Furlough scheme could begin to wind down from July

Chancellor Rishi Sunak has said employers will be able to ease people back into work in a "measured way"
WILL OLIVER/EPA-EFE/Shutterstock

The government’s Coronavirus Job Retention Scheme could begin to wind down from July as lockdown measures are eased.

Chancellor Rishi Sunak is expected to formally outline plans on ending the furlough scheme before the middle of May, as this will be the point employers with more than 100 staff must begin a 45-day consultation period before making any redundancies.

A TV interview with Sunak this week revealed there would be no “cliff edge” at the end of the scheme. He told ITV: “I’m working, as we speak, to figure out the most effective way to wind down the scheme and to ease people back into work in a measured way.”

Reports suggest options for a gradual closure of the scheme could be cutting the 80% subsidy that the government will cover to 60%, and lowering the £2,500 cap on monthly payments. The Treasury is reported to be considering multiple options.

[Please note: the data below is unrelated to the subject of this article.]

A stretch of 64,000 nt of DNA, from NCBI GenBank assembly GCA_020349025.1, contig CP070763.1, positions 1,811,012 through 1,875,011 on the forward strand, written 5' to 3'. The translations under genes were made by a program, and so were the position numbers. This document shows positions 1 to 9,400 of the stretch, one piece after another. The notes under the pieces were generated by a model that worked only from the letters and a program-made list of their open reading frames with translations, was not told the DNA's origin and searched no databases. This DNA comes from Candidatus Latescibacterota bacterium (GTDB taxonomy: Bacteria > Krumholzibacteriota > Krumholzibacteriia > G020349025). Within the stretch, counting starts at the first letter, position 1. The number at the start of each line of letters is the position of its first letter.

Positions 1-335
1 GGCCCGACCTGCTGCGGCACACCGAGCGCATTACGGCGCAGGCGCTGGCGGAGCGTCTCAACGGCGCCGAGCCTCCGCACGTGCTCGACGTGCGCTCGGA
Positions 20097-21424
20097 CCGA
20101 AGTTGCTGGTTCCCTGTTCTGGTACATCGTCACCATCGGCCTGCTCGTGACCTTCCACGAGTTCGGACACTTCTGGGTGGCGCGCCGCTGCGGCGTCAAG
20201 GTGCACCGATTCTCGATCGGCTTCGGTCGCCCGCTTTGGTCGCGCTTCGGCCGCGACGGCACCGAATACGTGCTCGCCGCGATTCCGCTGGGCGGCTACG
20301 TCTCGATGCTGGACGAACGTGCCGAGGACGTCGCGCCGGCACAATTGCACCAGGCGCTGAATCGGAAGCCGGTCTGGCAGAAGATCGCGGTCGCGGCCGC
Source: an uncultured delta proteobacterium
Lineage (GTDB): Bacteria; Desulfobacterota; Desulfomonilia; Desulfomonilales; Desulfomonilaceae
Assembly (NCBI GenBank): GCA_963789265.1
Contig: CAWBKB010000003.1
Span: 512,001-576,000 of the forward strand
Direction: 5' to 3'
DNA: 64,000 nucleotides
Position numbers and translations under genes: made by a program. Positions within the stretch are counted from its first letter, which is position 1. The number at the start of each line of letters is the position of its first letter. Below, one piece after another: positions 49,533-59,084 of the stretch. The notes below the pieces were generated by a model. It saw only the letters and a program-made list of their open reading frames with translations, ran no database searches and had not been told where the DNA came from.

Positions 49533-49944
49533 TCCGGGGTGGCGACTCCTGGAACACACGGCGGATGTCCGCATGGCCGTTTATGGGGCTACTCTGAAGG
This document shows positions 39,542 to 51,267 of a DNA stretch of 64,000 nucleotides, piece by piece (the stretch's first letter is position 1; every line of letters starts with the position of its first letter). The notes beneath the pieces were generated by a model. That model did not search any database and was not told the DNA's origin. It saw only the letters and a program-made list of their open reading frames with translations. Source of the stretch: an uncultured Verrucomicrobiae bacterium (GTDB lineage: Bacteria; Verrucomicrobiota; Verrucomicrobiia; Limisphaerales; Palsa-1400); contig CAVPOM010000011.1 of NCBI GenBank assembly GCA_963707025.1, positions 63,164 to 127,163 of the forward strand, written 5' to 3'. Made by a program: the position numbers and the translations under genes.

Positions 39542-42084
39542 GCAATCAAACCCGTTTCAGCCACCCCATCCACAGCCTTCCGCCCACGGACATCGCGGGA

Industry bodies such as the CIPD have lobbied for an extended and more flexible furlough scheme, where employees are allowed to work part time with a smaller state subsidy.

HMRC revealed figures this week showing that a total of 6.3 million jobs have been furloughed since the scheme was launched in April – equivalent to the government subsidising the wages of 23% of jobs.

The furlough scheme has already been extended once, until the end of June. Spending watchdog the Office for Budget Responsibility has estimated that the scheme could cost £42bn over three months if the number of people furloughed reaches 8.3 million.

Alan Lockey, head of the Future of Work Centre at the Royal Society for the encouragement of Arts, Manufactures and Commerce (RSA), said earlier this week that making those on furlough permanently redundant would mean unemployment “would rocket to levels not seen since the Great Depression.”

The Institute of Directors has also warned against the government ending support suddenly. Tej Parikh, chief economist at the IoD, said: “Getting the economy running again won’t be like flicking a switch. Even if lockdown measures were completely lifted, many firms wouldn’t expect demand to lift to normal levels immediately.”

Draft guidance on how employers could safely return to work was leaked at the weekend. It considers seven different work environments, including factories, hotels and offices, and the measures they should take regarding cleaning, protective equipment and social distancing.

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